Collaboration Takes Center Stage at Computer Science Grad Student Group Research Symposium

    October 06, 2022

    Once a year, the Computer Science Graduate Student Group comes together to share research and generally get to know each other. In a big, diverse department the CSGSG Research Symposium is an opportunity to network, exchange ideas and deepen the department’s sense of community.

    The 2022 symposium, held Oct. 3 in Rice Hall, featured numerous faculty presentations on varying topics and two poster sessions in which graduate students explained their work and took questions from peers and faculty members. Poster slots weren’t just reserved for seasoned researchers honing their speaking skills.

    “The goal of this years’ symposium was to be more inclusive of new students, as well as provide all the benefits of a research symposium to more senior students,” said Carl Hildebrandt, a Ph.D. student in Sebastian Elbaum’s lab and part of the LESS Lab, who organized the event.

    “We encouraged new students to present posters even on partial ideas, so that they can start collaborating and discussing their ideas with faculty who might be interested in working with them,” Hildebrandt said.

    Nearly 30 students took advantage of the opportunity, showcasing research with titles ranging from “An Empirical Study on Readers’ Intuition of the Political Stances in News Headlines” to “Low-power Passive Sensing of On-screen Activities.”


    Computer Science Graduate Student Group 2022 Research Symposium Poster Awards

    October 05, 2022

    The Computer Science Graduate Student Group held the 2022 Research Symposium Monday, Oct. 3, in Rice Hall. The event included keynote speakers, faculty talks, and two poster sessions in which nearly 30 students presented their research. Awards were given in the categories below.

    Congratulations to the winners!

    • Best Poster Session 1 – Stephanie Schoch
    • Best Poster Session 2 – Josie Lamp
    • Best Poster, New Students – Muhammad Shoaib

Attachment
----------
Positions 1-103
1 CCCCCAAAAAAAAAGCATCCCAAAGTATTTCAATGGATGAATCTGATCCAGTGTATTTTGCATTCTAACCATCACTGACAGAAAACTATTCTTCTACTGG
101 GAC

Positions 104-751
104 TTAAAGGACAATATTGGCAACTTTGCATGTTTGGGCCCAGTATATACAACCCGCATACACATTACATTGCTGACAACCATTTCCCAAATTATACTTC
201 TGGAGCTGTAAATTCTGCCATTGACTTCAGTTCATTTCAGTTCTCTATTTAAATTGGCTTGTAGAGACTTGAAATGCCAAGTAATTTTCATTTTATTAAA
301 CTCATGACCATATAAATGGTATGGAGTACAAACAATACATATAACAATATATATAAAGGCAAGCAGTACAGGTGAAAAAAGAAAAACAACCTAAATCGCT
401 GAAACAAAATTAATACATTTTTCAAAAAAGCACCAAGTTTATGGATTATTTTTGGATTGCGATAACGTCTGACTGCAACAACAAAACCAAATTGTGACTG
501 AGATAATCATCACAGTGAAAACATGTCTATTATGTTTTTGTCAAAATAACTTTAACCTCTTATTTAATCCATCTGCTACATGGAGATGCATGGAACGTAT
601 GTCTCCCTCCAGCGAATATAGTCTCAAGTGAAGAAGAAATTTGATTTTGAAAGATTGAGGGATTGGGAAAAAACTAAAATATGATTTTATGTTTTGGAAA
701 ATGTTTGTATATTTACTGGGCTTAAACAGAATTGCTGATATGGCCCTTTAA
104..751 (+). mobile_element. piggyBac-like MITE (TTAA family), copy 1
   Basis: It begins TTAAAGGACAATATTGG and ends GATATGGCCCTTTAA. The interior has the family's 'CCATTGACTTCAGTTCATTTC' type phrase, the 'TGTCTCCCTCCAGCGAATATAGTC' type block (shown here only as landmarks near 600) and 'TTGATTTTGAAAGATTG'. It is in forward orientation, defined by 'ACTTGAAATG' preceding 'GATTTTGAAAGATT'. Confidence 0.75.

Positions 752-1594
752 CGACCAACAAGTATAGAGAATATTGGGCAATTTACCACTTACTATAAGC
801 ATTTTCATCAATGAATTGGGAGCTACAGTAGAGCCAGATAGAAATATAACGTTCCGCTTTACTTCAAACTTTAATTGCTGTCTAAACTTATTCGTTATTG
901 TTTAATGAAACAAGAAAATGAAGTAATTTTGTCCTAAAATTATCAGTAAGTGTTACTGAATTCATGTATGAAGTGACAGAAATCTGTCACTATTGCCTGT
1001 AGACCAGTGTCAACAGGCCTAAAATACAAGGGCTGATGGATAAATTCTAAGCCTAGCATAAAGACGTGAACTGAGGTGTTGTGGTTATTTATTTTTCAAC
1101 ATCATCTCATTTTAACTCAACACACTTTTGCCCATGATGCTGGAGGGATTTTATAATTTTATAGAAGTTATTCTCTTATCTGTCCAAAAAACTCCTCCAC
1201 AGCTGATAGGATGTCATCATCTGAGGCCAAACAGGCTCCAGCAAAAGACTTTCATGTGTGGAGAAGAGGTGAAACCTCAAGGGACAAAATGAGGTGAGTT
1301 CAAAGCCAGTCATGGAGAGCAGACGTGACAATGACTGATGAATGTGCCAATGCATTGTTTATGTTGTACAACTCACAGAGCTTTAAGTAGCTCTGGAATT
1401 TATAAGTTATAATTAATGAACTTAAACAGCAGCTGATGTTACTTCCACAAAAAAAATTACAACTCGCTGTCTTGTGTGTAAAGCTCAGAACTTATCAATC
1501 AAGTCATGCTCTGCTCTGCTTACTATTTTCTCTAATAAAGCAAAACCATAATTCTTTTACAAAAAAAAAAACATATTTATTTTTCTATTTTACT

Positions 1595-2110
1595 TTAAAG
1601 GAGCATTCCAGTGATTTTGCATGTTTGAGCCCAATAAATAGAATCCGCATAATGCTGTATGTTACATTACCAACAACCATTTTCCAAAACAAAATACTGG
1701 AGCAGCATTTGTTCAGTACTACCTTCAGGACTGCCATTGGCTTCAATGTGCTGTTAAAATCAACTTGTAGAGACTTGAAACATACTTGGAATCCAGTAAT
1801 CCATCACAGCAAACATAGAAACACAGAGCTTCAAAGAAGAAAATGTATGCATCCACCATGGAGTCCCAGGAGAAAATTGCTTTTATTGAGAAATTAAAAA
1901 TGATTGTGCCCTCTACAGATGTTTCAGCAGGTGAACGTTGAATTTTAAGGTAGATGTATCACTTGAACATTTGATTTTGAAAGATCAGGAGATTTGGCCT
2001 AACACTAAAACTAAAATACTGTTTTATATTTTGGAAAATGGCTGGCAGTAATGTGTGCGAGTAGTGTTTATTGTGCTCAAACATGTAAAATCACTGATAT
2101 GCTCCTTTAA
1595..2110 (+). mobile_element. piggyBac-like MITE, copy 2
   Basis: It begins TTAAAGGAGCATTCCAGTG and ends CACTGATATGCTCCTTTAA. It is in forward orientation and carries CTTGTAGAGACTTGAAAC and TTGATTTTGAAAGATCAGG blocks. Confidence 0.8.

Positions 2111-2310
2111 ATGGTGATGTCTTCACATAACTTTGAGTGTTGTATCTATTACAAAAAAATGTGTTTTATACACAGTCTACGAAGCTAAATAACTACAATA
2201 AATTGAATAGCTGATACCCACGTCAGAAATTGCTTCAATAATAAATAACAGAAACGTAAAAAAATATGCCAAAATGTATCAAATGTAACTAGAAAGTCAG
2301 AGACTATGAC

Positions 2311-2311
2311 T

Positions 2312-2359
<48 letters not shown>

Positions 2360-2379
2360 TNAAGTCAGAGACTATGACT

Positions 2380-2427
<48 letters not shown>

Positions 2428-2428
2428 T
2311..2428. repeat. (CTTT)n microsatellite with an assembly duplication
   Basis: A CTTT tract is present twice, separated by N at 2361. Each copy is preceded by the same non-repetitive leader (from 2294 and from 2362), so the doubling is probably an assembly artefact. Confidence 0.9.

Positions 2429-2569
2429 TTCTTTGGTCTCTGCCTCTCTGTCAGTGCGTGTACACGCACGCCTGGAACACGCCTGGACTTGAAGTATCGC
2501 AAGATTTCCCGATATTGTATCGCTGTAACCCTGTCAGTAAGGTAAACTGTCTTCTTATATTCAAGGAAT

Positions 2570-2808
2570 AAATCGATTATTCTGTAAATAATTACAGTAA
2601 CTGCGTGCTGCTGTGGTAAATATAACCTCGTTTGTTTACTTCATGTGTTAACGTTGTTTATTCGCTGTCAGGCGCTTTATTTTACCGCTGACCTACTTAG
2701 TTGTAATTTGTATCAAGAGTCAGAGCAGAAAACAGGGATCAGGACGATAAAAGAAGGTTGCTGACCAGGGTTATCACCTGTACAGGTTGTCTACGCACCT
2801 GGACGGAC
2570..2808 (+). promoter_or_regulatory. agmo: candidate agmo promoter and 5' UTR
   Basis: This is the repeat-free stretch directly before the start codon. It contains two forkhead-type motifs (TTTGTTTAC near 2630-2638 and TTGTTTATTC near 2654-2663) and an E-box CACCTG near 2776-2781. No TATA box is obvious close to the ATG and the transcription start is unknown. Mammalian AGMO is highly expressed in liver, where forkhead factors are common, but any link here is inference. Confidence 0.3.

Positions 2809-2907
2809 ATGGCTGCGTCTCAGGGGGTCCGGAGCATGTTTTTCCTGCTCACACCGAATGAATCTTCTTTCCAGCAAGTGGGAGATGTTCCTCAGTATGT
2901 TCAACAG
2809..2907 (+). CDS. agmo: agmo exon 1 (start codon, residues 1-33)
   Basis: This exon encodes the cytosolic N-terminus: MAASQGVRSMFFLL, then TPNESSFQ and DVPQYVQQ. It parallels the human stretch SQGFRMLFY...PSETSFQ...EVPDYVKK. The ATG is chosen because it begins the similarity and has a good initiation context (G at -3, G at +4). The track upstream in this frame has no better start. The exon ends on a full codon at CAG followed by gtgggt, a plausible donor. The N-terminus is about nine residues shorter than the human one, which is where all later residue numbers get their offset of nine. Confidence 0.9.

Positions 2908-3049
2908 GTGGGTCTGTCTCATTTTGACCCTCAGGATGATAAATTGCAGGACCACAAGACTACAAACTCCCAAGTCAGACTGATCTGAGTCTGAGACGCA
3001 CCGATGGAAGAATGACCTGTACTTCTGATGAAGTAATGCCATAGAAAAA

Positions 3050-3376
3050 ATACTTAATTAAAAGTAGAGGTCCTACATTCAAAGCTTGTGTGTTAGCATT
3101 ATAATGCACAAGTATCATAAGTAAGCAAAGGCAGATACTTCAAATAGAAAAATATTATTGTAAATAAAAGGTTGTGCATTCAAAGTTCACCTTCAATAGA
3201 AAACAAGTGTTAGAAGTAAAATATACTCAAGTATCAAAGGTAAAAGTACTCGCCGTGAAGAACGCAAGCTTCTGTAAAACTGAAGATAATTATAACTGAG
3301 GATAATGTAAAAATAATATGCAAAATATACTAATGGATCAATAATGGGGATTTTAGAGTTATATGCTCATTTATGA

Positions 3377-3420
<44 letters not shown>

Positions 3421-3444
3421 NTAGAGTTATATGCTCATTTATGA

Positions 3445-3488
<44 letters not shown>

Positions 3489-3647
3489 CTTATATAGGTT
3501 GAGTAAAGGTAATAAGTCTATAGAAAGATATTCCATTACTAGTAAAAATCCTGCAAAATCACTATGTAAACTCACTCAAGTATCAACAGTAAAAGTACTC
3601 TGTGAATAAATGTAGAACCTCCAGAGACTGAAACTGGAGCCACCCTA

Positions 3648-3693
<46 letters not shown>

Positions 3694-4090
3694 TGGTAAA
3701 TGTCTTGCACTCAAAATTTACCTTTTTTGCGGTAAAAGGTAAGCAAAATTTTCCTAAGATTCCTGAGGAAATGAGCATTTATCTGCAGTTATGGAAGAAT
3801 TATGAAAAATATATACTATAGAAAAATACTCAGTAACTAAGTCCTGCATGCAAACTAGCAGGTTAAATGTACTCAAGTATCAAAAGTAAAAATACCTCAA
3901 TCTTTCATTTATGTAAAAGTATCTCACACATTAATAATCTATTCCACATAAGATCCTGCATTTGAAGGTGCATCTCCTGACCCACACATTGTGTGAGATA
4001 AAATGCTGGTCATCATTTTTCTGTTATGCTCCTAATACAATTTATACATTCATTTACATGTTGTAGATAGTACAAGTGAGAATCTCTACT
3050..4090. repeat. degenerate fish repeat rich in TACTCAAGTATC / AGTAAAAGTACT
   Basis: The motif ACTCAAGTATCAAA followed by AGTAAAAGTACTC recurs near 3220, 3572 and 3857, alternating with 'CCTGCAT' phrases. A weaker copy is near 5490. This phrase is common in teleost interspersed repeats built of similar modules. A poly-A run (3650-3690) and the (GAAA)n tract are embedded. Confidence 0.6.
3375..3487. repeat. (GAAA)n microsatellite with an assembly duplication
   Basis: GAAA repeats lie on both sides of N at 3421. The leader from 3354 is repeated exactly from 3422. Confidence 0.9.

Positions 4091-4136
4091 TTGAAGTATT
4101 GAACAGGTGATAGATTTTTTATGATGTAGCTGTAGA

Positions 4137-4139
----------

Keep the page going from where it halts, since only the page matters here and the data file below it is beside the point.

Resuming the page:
• Most Promising Research – Trey Woodlief
    • Best Poster Presentation – Ingy ElSayed-Aly


    $5 Million NSF Grant to Enable Machine Learning Systems Across the ‘Internet of Things’ and the ‘Internet of Senses’

    August 22, 2022

    The Department of Computer Science at the University of Virginia has been awarded a large Principles and Practice of Scalable Systems grant from the National Science Foundation for collaborative research.

    As the lead institution, UVA will receive $3 million of the total $4,999,995 award. The partner institutions, the University of Pittsburgh and Saint Louis University, will receive $1.8 million and $199,995 respectively.

    Aidong Zhang, the William Wulf Faculty Fellow and professor of computer science, biomedical engineering and data science, is the principal investigator on the project, Co-designing Hardware, Software and Algorithms to Enable Extreme-Scale Machine Learning Systems. Zhang leads a team that includes four co-PIs and two senior personnel from the UVA Department of Computer Science.

    Contributing for UVA are:

    • Kevin Skadron, Harry Douglas Forsyth Professor of Computer Science
    • Matt Dwyer, Robert Thomson Distinguished Professor, computer science
    • Ashish Venkat, William Wulf Career Enhancement Assistant Professor, computer science
    • Brad Campbell, assistant professor, computer science and electrical and computer engineering
    • Tianhao Wang (senior personnel), assistant professor, computer science
    • Yonghwi Kwon (senior personnel), John Knight Career Enhancement Assistant Professor, computer science